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1 June 2010 A Novel Herpesvirus of the Proposed Genus Chelonivirus from an Asymptomatic Bowsprit Tortoise (Chersina angulata)
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Abstract

A wild-caught Bowsprit tortoise (Chersina angulata) was received into quarantine and appeared clinically normal. Oral swabs for consensus herpesvirus polymerase chain reaction (PCR) and sequencing were obtained during routine quarantine, and a novel herpesvirus was identified. Comparative sequence analysis shows that this virus is a member of the subfamily Alphaherpesvirinae in the proposed genus Chelonivirus. Host/virus co-evolution appears to be common amongst herpesviruses and their hosts, and the most significant disease is typically seen when herpesviruses jump to related host species. Previous studies have found some diversity of herpesviruses in tortoises. This report expands the number of known herpesviruses of tortoises. It is reasonable to expect that there will be significantly different clinical consequences of different tortoise herpesviruses in different species, and that identification of host/virus relationships will aid in clinical management of tortoise collections. Further work is needed to determine the clinical implications of this and other tortoise herpesviruses in different tortoise species.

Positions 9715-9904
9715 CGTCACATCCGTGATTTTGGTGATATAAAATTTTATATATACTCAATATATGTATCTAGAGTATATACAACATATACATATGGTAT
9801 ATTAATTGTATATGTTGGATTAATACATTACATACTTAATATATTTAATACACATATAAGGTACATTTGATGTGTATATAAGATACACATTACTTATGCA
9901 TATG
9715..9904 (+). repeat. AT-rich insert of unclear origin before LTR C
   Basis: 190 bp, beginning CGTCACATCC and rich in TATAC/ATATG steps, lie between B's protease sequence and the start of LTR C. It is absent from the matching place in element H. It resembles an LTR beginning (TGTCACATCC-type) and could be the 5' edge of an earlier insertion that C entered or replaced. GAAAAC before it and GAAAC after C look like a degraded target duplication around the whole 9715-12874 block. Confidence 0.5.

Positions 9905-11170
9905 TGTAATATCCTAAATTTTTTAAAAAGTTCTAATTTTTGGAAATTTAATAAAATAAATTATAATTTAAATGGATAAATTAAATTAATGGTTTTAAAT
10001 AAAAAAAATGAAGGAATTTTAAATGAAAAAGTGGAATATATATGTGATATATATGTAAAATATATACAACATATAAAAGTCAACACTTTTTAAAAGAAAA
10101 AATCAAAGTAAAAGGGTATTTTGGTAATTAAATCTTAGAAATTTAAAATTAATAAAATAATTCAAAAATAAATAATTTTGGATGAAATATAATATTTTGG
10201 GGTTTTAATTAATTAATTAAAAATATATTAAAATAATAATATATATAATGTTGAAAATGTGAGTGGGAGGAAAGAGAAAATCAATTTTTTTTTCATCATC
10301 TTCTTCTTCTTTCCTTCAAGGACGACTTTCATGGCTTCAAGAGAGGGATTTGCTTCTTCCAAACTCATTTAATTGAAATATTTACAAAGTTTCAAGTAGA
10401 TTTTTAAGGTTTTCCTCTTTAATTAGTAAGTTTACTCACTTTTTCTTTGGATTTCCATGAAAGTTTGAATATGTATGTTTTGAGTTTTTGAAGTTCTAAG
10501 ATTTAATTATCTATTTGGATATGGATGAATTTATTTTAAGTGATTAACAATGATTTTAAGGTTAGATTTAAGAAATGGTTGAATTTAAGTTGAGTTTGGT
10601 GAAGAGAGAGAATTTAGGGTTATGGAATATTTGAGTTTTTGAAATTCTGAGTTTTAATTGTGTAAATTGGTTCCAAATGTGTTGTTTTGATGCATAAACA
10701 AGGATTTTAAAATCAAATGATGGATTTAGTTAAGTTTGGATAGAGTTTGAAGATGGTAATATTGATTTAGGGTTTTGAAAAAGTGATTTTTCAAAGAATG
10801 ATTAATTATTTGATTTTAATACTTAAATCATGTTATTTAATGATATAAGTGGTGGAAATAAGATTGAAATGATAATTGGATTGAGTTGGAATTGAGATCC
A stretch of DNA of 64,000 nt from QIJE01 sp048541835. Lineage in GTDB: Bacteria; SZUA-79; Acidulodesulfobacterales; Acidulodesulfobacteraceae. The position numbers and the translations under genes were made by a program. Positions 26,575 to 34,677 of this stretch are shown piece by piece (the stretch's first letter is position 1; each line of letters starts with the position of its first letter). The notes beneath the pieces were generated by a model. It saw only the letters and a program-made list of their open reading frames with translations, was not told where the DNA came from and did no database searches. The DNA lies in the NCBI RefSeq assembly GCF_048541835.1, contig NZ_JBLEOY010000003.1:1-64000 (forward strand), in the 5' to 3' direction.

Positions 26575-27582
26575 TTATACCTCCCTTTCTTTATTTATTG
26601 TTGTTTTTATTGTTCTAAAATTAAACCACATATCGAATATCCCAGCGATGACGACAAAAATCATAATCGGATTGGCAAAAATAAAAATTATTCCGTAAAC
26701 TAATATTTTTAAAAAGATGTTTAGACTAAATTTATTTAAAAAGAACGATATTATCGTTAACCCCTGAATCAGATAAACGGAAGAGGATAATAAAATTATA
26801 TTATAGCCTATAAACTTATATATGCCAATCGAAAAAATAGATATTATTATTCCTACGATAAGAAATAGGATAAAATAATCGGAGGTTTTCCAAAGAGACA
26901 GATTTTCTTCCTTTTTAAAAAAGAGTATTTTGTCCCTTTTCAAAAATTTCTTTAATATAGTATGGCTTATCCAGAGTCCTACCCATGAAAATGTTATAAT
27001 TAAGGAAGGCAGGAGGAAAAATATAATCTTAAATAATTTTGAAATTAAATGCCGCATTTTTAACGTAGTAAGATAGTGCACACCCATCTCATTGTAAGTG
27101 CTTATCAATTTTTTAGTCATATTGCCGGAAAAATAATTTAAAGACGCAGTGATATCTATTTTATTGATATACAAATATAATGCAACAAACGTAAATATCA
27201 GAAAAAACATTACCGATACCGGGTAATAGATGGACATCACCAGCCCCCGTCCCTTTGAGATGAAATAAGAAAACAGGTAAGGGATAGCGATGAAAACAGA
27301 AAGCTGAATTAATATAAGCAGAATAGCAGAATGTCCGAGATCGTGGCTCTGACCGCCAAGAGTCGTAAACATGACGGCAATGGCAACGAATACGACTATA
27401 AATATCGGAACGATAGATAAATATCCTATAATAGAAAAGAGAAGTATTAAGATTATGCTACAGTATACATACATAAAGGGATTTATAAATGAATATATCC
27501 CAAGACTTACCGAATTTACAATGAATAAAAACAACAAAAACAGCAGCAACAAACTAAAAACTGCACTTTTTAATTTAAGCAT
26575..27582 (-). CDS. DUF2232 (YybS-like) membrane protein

Elizabeth J. Bicknese, April L. Childress, and James F. X. Wellehan "A Novel Herpesvirus of the Proposed Genus Chelonivirus from an Asymptomatic Bowsprit Tortoise (Chersina angulata)," Journal of Zoo and Wildlife Medicine 41(2), 353-358, (1 June 2010). https://doi.org/10.1638/2009-0214R.1
Received: 30 October 2009; Published: 1 June 2010
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